A woman wanted to be a millionaire so badly that she squatted in multiple mansions in the Seattle area and pretended to be a successful entrepreneur.
Jessica Carde, 58, is now facing a dozen felony charges, but Seattle police have not found her yet.
It all started when her home foreclosed in 2006 and she and her husband lost their $650,000 house.
In order to pretend she still had the same lifestyle, she started living in luxurious homes throughout Washington state, convincing the owners of the houses that she would eventually buy from them.
Carde convinced at least three homeowners who were looking to sell their houses that she was financially stable and very interested in purchasing the homes.
She suggested lease-purchase agreements, where the interested party pays small amounts to the homeowner over time until they eventually purchase the home.
But she never paid more than a few payments before she started alleging that her identity was stolen and her lines of credit had disappeared as a result.
As homeowners realized she was not actually wealthy, she turned to authorities and filed false police reports after the homeowners threatened to evict her. In one case, she said the male owner said he was going to burn down the house around her, in another she said a homeowner threatened to kill her.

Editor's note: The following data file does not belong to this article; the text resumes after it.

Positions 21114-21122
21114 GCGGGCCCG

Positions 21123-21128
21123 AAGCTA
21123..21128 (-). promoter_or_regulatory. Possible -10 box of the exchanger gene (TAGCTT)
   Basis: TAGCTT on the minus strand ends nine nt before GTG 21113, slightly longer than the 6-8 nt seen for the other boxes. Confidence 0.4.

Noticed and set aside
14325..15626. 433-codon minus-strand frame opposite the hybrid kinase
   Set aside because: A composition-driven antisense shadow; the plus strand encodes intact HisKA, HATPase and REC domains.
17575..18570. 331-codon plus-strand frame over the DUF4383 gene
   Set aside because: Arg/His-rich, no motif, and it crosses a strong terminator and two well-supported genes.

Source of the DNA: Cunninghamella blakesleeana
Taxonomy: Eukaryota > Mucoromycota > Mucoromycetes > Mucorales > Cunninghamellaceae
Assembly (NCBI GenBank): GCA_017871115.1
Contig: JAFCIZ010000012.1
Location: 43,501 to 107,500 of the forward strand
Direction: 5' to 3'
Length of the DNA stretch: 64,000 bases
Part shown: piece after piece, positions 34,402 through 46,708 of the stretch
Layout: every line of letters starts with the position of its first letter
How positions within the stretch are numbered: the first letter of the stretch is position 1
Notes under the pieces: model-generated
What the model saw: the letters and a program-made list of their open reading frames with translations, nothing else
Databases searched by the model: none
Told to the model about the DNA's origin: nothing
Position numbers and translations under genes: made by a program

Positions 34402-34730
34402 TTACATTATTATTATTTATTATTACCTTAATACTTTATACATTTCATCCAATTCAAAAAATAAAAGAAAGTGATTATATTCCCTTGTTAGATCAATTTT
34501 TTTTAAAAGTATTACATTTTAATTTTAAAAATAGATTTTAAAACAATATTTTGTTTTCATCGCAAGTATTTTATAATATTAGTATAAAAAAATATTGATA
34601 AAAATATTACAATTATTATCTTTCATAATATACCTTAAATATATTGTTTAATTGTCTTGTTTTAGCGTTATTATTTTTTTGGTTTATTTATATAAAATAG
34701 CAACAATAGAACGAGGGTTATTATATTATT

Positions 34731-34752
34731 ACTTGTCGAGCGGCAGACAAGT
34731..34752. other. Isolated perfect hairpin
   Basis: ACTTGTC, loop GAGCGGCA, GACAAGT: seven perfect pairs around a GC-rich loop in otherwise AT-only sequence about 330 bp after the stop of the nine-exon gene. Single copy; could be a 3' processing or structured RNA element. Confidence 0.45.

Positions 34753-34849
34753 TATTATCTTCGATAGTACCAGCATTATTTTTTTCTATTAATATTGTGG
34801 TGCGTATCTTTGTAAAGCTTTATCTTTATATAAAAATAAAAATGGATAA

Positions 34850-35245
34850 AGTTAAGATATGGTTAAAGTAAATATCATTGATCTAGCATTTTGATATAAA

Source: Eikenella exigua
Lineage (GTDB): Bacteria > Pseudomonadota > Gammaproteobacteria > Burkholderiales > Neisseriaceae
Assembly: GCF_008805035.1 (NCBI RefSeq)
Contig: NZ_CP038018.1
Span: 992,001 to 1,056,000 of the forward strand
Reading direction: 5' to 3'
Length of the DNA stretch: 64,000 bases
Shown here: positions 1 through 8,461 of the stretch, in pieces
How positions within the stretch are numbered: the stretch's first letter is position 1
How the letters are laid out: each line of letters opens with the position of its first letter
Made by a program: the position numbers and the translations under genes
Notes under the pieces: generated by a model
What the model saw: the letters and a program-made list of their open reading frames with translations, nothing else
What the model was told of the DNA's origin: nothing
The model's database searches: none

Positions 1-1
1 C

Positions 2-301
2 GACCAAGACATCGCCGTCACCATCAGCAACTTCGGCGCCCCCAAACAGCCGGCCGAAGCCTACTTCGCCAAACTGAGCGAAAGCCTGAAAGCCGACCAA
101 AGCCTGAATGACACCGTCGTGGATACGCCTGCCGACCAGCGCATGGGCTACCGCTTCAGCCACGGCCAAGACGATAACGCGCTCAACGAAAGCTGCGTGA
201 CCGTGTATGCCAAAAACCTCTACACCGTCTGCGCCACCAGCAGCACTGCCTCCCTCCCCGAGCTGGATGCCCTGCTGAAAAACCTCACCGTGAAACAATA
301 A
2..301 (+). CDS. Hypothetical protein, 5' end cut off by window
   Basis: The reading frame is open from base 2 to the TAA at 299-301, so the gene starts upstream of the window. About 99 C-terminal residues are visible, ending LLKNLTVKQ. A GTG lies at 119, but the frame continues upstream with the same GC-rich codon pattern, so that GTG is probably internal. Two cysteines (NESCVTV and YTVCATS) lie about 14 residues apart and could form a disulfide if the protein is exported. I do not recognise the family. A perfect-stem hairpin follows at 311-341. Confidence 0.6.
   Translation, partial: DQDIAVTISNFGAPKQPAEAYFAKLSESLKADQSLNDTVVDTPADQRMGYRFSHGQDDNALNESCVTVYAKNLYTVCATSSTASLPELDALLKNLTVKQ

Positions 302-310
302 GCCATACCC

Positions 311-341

She did this for four years until she decided to take a different approach. She started preying on men willing to lend her money.
When she started out, she used to meet with homeowners with letters saying she was pre-qualified for a mortgage. But then she decided to print up new business cards showcasing her many talents.
She claimed she was an “international speaker, trainer, and consultant, personal/professional/executive life coach, neurobiofeedback technician/brain wave specialist, mediation specialist, health educator and instructor.”
Though reports do not indicate how she met one man, he ended up lending her $142,000.
He had a stroke in 2010, and his wife hired Carde for her “brain wave” talents.
“She said she could cure him with ‘brain wires’ and convinced his wife … to let her try. Carde placed electrodes on his head to ‘blast the clot away,” Steven Sherman, an investigator, said.
After some time, she tried to obtain a power of attorney letter to have control over his wealth, but his family intervened. Then she told police that the man’s wife was trying to kill him. She was soon banned from the facility where he was being treated.
Carde is now formally charged with four counts of first degree theft, three charges of mortgage fraud, two of securities fraud, two of second-degree theft and one of attempted first-degree theft.